At one end of the spectrum, the Ontario Court of Appeal has strongly supported the spirit of Gladue, he said. At the other, the Saskatchewan Court of Appeal has been harsh and restrictive.

Gladue Courts feature aboriginal court workers who provide so-called Gladue reports that flesh out the details of an offender’s background and the community programs that he could be linked up with.

Judge Sheppard said that he has consistently promoted the Gladue model at judges’ conferences, but to little avail. “I’m not saying that there is a conspiracy to ignore it, but all of the players in the criminal justice system would have to take a little more time,” he said.

Prof. McMillan said that many judges seem unable to understand how aboriginal people have been affected by marginalization and the effects of seeing their culture demeaned and destroyed over centuries.

“They don’t understand the level of normalcy of violence in the aboriginal community,” she said. “They don’t understand the day-to-day struggle for survival that really fashions and influences an individual’s life.

The Gladue ruling provided, “great opportunities for empowerment and sovereignty and community-building,” she said. “What we are seeing instead are harsher, more conservative sentences. It is appalling and frightening.”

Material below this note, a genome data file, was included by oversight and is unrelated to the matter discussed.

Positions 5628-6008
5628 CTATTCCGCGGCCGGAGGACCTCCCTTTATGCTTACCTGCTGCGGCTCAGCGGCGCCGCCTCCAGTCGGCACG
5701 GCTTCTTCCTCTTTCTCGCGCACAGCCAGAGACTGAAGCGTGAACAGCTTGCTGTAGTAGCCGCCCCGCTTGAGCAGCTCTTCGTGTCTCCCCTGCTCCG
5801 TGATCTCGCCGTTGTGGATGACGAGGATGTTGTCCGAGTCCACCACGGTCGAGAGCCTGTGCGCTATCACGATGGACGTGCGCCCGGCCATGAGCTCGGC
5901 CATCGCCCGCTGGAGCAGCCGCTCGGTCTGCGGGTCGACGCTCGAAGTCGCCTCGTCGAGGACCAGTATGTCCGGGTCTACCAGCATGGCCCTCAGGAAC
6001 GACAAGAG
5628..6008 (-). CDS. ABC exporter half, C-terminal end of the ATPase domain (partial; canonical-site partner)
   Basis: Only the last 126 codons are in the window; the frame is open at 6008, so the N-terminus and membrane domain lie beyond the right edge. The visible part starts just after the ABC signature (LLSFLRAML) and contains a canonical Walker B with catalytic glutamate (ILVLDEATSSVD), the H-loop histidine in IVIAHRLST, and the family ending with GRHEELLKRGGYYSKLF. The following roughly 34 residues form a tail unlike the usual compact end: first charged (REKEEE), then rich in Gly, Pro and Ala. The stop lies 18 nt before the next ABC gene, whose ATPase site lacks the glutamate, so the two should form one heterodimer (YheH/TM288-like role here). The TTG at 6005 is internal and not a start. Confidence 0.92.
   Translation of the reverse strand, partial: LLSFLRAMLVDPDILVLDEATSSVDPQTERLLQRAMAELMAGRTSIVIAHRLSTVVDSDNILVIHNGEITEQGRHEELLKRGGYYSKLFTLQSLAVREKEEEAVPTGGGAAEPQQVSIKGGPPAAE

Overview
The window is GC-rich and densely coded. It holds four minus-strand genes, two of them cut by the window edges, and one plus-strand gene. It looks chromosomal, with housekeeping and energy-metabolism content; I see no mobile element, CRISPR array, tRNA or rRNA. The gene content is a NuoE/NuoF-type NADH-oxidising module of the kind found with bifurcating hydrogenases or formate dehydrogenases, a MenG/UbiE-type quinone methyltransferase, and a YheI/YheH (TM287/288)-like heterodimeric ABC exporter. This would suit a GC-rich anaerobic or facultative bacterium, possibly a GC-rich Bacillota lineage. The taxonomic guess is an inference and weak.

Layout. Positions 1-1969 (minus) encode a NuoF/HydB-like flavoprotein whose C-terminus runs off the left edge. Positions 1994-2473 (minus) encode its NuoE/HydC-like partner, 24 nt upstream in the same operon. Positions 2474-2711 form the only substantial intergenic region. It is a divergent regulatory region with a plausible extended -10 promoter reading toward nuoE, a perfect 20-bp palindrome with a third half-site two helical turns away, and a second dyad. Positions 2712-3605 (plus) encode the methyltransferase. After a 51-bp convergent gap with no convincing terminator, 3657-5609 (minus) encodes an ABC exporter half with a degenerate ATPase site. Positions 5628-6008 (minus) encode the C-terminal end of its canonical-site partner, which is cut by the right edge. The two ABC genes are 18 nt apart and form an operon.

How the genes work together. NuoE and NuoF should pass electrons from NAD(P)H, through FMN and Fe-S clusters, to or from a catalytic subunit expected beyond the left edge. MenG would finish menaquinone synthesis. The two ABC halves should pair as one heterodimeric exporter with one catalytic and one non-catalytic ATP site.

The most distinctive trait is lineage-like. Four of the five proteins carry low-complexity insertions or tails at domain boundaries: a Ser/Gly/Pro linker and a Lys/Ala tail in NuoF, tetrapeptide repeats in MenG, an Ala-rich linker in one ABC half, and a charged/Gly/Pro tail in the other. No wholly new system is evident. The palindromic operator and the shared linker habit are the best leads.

Some judges also worry that Gladue has provided offenders with an unwarranted get-out-of-jail-free card. “There is that risk – and I’ve heard judges express it that way,” remarked one Ontario judge, speaking anonymously. “People talk about there being a ‘Gladue discount.’ ”

But Mr. Rudin said that this is a misperception that causes people to lose sight of the value of alternatives such as substance-abuse treatment, aboriginal spirituality centres and community sentencing circles.

Unfortunately, he said, funding for these alternatives is tightening at the same time as aboriginal sentencing circles are becoming an endangered species.

“There is an incredibly serious disconnect across the country,” Mr. Rudin said. “To expect the system to change without putting in resources is foolish. I think the reality is that people have not wanted to commit the resources to make Gladue real.”